Making graffiti is like playing the guitar. It’s very easy to pick up and do very, very badly. Getting it right and creating something that people might find pleasant to the eye takes a lot of skill and practice. I discovered this for myself when that damned elusive DocoBanksy lured me down to the free-spray zone at Leake Street, near Waterloo, to do a bit of promo work for his film.
Turns out he had a much more realistic idea of his skill level and the likely end result than I did.
First, find your paint. Chrome And Black on Bethnal Green Road specialise in spray for the street art community. They stock a dizzying range of colours, along with markers, fine-control caps and all the paraphernalia a budding writer could possibly need. More importantly, they’re friendly, approachable and the paint is half what you’d pay in other art shops. All the paint is caged up, but that’s a sensible precaution. A 400ml can is an eminently nickable item. We left, cackling, with a bagful of potential.
A quick stop at a local builders merchants for face masks and gloves, and we’re in the Docomobile heading for the South Bank. Leake Street was the venue for the 2008 Cans Festival, a street art showcase curated by Banksy. Since then, it has become a place where writers can practice their skills legally and without fear of trouble. The work runs the gamut from simple tags to huge, complex wall pieces. There are no boundaries, and no elitism. Like all street art, you get the work up, you document it, and then you leave it to the fates. Typically, you can expect the walls of Leake Street to look totally different from one week to the next, and even the most beautiful work will be very quickly tagged and painted over. No sense in being precious about it. Do it, shoot it, move on. The impermanence of street art is one of it’s most attractive aspects. Collectors that take the plaster with a Banksy on it off a wall to sell at auction are massively missing the point. It isn’t supposed to last.
Me and Doco, off on a spree, s.p.ra.y.i.n.g. We park up, offload, and walk over. Doco chose Tuesday afternoon to do the deed – a bit quieter, he reasoned. It wasn’t that quiet. Leake Street has become a tourist stop, as well as a cut-through from the far side of Waterloo Station to the South Bank. There are always people with cameras there. Gods know, I’ve been one enough times.
Cans out, and we quickly realise we’ve made a massive mistake. Graf works in the same way as painting – you lay down a base colour, and detail and outline go over the top. But the two black cans we’d bought for detail work were fat, high-output units, firing off a line as thick as a tennis ball. We would have to work big and broad, and any finesse would have to go out of the window. My carefully-honed sketches had to go back in my pocket. I simply didn’t have the tools to do them justice. There were a couple of pieces that were homages to Basquiat, and I figured that I could go modern primitive. There would be a rabbit on the wall, but he would be more of a totemic object than a slick piece of graf.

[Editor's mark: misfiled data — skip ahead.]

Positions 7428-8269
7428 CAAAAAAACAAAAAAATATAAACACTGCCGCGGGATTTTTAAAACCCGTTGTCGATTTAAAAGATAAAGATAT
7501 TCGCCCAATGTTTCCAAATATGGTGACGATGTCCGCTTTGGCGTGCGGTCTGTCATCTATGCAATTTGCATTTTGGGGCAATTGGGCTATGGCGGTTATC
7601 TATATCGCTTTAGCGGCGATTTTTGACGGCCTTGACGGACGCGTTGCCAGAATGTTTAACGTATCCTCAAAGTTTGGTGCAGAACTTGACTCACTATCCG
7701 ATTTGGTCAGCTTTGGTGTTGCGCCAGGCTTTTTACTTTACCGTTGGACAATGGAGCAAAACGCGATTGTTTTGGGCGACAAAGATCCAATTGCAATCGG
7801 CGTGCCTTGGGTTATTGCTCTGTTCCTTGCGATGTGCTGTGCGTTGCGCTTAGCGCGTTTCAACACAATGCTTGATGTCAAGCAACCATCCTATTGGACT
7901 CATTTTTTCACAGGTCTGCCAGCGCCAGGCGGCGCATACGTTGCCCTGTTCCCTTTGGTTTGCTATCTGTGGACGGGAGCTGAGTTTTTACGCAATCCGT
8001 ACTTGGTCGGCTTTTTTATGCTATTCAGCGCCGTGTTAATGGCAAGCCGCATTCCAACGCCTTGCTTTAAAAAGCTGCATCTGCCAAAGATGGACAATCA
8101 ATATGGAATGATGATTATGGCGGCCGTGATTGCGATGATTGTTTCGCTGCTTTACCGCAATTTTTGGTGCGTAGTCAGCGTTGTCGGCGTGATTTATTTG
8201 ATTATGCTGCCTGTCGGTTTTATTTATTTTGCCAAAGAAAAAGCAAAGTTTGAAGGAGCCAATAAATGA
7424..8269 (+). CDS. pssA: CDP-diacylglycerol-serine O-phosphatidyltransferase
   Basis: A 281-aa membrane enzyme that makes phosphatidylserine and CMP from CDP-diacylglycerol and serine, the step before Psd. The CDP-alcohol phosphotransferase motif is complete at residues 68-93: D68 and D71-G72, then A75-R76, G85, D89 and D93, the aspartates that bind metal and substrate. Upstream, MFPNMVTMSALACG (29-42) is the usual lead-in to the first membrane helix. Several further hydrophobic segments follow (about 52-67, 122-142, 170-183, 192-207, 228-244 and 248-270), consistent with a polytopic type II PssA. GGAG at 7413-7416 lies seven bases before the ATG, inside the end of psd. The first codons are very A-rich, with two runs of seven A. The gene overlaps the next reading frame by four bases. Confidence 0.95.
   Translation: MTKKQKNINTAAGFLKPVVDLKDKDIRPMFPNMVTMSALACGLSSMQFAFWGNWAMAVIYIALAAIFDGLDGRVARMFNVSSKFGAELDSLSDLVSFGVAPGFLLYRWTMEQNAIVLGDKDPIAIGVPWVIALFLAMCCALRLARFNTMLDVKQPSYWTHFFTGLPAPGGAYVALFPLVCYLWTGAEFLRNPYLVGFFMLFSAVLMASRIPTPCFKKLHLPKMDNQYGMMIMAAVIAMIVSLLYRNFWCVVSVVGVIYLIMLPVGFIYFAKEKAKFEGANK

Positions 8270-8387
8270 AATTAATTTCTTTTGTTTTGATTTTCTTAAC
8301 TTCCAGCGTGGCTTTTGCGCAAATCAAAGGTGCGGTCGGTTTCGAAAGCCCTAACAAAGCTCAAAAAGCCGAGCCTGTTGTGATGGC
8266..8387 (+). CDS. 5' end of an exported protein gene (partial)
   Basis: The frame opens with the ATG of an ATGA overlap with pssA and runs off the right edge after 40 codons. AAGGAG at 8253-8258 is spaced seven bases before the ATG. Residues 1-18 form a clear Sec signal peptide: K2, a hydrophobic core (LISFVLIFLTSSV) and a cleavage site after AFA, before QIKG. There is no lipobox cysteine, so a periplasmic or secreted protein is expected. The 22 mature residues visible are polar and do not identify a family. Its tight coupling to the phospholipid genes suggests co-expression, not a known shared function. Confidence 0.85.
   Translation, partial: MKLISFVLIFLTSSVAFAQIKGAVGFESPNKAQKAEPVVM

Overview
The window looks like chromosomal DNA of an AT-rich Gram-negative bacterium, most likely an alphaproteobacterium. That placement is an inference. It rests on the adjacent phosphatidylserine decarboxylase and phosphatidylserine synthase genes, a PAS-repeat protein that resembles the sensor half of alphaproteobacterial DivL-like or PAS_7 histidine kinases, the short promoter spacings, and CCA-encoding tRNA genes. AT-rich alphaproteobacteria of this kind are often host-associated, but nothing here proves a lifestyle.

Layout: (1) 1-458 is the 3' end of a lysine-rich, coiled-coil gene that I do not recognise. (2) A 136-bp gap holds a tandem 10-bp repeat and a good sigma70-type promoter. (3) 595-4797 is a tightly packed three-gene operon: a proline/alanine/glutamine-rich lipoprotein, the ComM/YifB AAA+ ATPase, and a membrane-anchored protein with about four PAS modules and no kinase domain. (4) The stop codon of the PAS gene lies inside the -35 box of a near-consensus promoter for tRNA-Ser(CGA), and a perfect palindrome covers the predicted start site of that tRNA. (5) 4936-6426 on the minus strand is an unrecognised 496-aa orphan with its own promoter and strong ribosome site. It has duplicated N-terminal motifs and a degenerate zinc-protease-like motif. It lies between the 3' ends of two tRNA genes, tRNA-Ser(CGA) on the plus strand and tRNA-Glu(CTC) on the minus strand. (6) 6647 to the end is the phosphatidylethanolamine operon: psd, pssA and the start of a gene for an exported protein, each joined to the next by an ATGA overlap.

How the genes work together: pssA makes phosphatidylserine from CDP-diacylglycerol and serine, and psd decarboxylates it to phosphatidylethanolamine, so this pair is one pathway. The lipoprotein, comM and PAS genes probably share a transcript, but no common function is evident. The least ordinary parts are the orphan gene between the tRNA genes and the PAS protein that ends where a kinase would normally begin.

We whitewashed an area under the walkway that didn’t have anything too nice on it, and set to work. Doco, embracing his skill level, had chosen a simple, blocky 80s style font for his piece, and the base went down quickly in bright red and Joker green. Wisely, he worked big. His piece was getting on for seven metres long. I, miniaturist in comparison, placed a bunny in orange and silver next to him, perhaps a metre square.
There were tourists in the tunnel, and we were soon noticed. A bunch of middle-aged ladies, tasting a little urban danger. “They’re actually doing it!” one gasped. They politely asked us for photos, and we gravely allowed it. Inside, we were giggling like 8 year olds.
Once Dom had blocked, I outlined, being as gentle as I could with the thick black line. It’s funny stuff, spray paint. The subtlety of line you can get is surprising, even as a rank amateur. Of course there were dribbles and overspray. It was the first time I’d picked up a can in anger.
We worked simple. We worked fast. An hour after we walked into the tunnel, we were done. Our two pieces were nothing like I imagined, but somehow had a robust, chunky charm. Usefully, they also looked better in a photo then they did on the wall. Somehow, a bit more skilful, deliberately cartoony. We had documented well, with two video cams on the go and plenty of photos. It was time to leave our first attempts at graf to the fates and the taggers. We ambled off to get a pint, and toast our efforts.
Now, of course, I can’t stop thinking about the mistakes I made, the heavy hand with the spray, the things I could have done, the things I should have done. But not in a bad way. Because the phrase that keeps popping into my mind, the thought that simply won’t stay quiet is this: next time.
Skin is a porous thing, and it’s easy for paint to get under it. I’ll be back, Leake Street. Oh yes. I’ll be back.